As a child, Afro Samurai witnesses the murder of his father to the hands of the Number One Headband (the bestest swordsman there is). It's from this moment on that Afro Samurai seeks out the Number Two headband in order to avenge his father's death.

Afro Samurai is a roaming beat 'em up with a fairly lengthy single player mode.

Afro Samurai is one of the most gorgeous Playstation 3 games we've played. Whether you're executing one of Afro's special focus attacks - where the colour drains except black, white and red - or just taking in the beautiful world around you, Afro Samurai looks gorgeous. It has a very organic, pencil line/cel shaded look to it which is simply breathtaking. The colours are very subdued, indicative of the adult plot, but everything still manages to stand out. The characters faces are our favourite, their facial features brought to life by thick pencil strokes. Sadly the animation is a little choppy.

As a free roaming beat 'em up, much of Afro Samurai's gameplay lies in the repetition of pressing the Square and Triangle buttons for sword attacks. This mechanic is broken up by the excellent focus attacks, mind. By hitting the L1 button, the screen is drained of colour and time is slowed, giving you time to aim a perfect slice right between the eyes of your opponent. And yes, they do split in half.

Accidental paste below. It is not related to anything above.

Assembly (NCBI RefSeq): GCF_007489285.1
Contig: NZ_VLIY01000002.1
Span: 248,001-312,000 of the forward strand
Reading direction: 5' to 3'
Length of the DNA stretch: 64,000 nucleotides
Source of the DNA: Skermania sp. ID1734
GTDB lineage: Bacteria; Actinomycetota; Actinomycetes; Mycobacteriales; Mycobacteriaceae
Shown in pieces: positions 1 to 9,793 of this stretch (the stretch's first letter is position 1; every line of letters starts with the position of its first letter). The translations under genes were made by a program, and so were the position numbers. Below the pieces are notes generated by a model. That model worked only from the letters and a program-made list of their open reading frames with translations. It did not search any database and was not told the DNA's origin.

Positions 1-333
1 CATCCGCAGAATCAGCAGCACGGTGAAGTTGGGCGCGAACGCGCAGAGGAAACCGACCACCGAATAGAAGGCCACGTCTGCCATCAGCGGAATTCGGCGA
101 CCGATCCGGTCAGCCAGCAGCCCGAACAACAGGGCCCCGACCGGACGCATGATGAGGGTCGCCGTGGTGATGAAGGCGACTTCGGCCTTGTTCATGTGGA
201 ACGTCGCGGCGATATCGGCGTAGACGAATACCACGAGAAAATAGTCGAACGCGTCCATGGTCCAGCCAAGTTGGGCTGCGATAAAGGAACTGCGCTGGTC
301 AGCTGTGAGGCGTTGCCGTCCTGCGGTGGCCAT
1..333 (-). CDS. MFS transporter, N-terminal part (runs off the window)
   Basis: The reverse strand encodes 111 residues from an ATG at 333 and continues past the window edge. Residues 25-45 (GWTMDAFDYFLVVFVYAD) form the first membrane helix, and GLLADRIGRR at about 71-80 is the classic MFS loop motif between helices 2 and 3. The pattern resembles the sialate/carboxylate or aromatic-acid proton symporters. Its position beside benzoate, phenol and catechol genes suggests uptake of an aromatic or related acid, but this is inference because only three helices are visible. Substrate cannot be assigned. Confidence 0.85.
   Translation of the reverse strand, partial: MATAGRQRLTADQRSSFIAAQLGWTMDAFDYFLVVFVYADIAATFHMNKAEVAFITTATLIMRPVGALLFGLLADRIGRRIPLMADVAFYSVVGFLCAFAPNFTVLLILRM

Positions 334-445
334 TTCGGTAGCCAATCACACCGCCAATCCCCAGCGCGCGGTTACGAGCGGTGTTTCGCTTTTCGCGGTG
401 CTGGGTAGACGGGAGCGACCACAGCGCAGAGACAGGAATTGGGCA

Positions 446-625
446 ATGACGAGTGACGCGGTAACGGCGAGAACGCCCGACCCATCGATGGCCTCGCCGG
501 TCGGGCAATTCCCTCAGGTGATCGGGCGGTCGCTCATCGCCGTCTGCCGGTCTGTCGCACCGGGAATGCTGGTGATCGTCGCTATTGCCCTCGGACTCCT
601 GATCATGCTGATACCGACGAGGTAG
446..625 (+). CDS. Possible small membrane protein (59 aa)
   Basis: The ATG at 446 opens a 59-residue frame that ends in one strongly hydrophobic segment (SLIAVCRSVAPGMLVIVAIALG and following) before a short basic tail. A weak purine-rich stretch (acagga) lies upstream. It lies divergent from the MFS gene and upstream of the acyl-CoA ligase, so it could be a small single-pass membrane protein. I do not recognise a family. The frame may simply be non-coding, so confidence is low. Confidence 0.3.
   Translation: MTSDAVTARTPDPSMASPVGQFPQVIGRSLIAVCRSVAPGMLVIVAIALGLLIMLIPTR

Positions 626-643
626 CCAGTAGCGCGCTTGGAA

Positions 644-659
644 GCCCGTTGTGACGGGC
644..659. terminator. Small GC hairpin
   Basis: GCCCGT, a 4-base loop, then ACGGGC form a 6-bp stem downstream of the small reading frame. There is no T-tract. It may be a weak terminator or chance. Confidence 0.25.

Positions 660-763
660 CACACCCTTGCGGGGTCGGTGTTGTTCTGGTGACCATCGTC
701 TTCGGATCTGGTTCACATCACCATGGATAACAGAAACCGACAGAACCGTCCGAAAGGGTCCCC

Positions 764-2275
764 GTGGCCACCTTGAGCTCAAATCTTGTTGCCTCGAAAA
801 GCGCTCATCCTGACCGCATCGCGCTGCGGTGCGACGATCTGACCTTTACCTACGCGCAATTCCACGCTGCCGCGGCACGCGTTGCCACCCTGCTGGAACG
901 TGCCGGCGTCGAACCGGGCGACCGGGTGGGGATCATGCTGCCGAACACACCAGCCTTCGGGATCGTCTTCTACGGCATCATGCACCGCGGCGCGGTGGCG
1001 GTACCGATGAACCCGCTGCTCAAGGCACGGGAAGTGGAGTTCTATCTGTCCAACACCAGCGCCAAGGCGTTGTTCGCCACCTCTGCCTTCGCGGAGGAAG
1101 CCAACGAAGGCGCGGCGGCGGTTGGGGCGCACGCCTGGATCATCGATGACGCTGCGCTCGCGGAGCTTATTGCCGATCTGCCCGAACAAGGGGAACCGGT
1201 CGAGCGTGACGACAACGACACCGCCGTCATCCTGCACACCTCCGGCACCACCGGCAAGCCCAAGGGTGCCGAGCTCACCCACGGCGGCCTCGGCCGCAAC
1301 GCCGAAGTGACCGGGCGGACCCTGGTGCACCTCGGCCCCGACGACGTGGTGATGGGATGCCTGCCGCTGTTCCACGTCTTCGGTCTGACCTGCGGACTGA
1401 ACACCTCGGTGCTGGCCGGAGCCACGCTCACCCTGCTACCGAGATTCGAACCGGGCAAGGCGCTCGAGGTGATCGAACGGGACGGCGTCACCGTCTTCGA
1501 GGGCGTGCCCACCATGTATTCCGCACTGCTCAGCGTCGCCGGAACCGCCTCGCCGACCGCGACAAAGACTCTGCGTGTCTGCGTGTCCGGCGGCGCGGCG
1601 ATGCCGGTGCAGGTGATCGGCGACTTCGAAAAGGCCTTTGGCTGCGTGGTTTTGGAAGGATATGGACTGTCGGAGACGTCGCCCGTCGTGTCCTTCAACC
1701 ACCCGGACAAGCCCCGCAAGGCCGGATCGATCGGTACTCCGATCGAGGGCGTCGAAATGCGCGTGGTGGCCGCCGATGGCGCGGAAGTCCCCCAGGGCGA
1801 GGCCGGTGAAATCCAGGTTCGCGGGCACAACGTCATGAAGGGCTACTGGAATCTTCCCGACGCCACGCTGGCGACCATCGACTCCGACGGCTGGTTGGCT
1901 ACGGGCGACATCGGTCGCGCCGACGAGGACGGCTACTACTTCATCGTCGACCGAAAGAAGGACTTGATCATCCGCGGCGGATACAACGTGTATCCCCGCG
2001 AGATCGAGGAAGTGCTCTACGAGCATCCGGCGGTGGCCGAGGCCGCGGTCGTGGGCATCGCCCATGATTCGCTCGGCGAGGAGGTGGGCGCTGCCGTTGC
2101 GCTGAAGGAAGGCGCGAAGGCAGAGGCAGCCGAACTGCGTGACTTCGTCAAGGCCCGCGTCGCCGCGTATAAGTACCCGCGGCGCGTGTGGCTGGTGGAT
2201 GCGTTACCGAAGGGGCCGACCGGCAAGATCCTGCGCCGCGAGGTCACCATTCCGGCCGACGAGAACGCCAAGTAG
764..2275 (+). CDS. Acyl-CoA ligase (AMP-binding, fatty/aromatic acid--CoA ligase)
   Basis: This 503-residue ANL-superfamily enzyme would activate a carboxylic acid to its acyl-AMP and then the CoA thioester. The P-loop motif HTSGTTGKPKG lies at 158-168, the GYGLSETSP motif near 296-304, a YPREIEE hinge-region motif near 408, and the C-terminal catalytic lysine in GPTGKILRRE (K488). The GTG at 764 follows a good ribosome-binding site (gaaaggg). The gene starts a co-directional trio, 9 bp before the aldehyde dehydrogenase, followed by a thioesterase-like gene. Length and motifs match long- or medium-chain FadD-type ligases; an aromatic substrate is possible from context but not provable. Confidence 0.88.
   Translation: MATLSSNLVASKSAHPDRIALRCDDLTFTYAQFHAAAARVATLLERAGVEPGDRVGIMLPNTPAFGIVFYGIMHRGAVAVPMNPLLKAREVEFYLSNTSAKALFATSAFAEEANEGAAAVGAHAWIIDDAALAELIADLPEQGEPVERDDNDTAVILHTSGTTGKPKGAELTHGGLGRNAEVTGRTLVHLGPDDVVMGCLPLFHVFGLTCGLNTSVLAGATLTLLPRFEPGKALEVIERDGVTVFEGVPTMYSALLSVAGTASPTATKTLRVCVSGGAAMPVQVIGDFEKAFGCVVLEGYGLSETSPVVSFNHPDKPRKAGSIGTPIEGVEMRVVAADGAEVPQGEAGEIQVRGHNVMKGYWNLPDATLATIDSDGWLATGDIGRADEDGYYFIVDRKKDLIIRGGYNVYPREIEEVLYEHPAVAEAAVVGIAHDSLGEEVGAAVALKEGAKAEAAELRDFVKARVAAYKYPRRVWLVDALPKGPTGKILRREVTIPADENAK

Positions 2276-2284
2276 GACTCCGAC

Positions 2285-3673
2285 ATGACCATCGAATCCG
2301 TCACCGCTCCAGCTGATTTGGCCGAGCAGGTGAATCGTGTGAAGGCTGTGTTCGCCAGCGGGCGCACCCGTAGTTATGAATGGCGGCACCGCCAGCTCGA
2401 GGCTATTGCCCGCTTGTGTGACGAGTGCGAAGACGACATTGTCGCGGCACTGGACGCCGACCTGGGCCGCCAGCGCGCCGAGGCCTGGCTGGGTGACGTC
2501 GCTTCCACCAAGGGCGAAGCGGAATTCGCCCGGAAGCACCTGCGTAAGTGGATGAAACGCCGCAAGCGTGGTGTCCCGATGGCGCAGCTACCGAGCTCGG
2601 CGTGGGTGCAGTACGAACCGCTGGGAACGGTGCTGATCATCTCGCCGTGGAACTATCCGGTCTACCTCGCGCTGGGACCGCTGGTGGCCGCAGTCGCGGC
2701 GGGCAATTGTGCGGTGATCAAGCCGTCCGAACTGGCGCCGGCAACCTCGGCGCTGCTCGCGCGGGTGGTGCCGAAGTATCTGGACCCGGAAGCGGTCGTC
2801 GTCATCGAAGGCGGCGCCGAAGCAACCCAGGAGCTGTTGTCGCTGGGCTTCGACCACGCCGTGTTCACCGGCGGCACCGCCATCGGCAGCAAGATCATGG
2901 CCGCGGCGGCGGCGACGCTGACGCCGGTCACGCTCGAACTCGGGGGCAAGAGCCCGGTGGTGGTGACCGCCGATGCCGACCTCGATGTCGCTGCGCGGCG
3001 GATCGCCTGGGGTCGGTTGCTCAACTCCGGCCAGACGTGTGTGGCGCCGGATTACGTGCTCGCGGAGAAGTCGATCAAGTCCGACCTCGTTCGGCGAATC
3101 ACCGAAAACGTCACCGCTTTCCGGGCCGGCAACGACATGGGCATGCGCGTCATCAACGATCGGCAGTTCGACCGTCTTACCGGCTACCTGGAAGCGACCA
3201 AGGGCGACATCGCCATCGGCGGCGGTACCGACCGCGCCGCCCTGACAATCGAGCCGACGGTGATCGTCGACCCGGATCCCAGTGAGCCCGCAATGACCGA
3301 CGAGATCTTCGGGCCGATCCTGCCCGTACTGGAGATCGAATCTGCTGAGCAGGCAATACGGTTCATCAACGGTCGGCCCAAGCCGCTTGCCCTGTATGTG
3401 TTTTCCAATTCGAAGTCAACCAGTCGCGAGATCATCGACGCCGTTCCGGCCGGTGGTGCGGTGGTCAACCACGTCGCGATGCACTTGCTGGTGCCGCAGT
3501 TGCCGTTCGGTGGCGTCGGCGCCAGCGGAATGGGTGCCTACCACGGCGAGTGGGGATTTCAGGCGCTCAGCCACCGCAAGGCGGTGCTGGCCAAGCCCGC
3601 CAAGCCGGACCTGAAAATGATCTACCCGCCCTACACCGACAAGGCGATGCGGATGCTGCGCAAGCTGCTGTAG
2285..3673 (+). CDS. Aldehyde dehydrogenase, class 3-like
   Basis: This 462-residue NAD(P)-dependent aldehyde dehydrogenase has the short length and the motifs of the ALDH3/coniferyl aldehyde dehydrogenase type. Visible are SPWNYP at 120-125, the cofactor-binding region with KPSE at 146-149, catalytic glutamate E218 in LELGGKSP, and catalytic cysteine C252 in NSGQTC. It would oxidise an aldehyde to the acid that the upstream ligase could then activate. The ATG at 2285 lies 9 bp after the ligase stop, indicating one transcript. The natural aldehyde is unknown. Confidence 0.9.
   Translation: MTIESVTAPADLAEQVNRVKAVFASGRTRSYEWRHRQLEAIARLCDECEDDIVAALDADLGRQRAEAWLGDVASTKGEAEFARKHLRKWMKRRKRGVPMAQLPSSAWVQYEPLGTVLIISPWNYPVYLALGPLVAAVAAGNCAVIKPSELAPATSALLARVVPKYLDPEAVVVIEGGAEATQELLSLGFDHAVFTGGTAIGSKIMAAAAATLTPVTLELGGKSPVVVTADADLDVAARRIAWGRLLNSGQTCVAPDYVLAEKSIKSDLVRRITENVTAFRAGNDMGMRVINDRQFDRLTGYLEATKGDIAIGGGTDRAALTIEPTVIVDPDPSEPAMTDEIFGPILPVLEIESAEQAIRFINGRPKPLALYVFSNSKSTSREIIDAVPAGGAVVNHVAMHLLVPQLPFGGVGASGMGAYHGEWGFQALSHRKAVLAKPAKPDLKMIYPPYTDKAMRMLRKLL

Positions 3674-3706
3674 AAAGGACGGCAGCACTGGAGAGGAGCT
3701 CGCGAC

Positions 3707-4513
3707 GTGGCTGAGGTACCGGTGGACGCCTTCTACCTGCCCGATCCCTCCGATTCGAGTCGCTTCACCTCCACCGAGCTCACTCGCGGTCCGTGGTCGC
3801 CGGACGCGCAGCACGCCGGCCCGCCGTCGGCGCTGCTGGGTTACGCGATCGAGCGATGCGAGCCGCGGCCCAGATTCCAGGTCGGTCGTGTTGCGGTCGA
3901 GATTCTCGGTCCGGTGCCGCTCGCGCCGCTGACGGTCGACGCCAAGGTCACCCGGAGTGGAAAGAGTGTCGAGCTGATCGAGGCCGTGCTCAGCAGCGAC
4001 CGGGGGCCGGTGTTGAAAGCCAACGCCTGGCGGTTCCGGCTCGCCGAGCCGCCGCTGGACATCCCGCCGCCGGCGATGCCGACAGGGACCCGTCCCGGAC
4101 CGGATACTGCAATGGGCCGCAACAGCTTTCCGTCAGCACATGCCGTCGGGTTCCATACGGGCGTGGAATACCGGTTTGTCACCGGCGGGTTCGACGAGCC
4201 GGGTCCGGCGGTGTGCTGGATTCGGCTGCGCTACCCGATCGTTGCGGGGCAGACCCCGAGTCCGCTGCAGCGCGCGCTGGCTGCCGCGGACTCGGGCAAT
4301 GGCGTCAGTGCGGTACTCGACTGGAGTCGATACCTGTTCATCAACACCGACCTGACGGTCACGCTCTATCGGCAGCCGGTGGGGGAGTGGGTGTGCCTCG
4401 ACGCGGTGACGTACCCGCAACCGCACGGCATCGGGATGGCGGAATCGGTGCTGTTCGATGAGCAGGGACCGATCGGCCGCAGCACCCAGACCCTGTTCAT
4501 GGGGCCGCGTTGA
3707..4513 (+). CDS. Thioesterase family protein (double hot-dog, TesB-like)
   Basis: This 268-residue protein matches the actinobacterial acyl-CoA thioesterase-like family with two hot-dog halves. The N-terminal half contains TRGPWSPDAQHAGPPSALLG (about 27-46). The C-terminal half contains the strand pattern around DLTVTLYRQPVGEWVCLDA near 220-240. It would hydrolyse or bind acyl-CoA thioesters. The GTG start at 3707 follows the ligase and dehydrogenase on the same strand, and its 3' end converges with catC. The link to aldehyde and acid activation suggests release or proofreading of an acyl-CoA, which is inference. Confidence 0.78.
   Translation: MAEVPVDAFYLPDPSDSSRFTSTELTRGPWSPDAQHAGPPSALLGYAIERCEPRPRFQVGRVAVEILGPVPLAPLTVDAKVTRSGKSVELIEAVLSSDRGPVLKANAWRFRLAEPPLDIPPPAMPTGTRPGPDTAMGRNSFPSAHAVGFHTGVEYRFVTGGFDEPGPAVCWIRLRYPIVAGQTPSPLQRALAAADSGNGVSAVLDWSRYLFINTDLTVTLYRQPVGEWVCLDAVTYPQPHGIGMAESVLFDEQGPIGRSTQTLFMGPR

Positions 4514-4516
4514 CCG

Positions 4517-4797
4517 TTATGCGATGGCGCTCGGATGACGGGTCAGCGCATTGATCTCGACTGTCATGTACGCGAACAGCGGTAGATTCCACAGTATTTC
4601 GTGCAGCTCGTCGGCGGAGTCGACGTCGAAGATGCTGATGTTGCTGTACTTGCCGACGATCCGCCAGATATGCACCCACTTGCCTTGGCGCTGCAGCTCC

Hollywood behemoth Samuel L. Jackson assumes the role of Afro Samurai and puts in a solid performance. We also found the range of taunts and quips from the bosses to be more than adequate, but sadly the standard-fare troops sound like a stuck record, cursing away ad nauseum.

The initial moments of Afro Samurai, we understood. Afro's father has died, pleads, etc. From then on, we really didn't have a clue what was going on. Perhaps you have to be a fan of the anime to understand, we know how elitist these types can be. But some form of recap/better storytelling wouldn't have gone a miss for those of us who aren't aware of the anime.

Afro Samurai's camera has a mind of its own. Not only is it too slow and unresponsive but it also has a tendency to move where you don't want it to. The game implements some platforming elements which are entirely unplayable at times due to the camera's desire to swing all over the place while you're trying to time a jump. It gets quite frustrating and also makes the combat slower and less fluid than it should be.

Regularly games in this vain only have a certain number of enemy types that keep reoccurring. Afro Samurai extends that philosophy to a new level. Seriously - the game doesn't even attempt to change the colour of the enemies, it just fills the screen with 12 or so characters that all look exactly the same.

Afro Samurai has a level-up system that unlocks new moves for you to use throughout the campaign. However, you wouldn't know about it. It's only when you accidentally press the Select button that you notice a combos list that grows the more you play. Also, what are those teddy bear things? We think they restore health. Does anybody know? Answers on a postcard.


Afro Samurai is a stylish yet mediocre roaming beat-em-up that's packed with interesting but undeveloped ideas.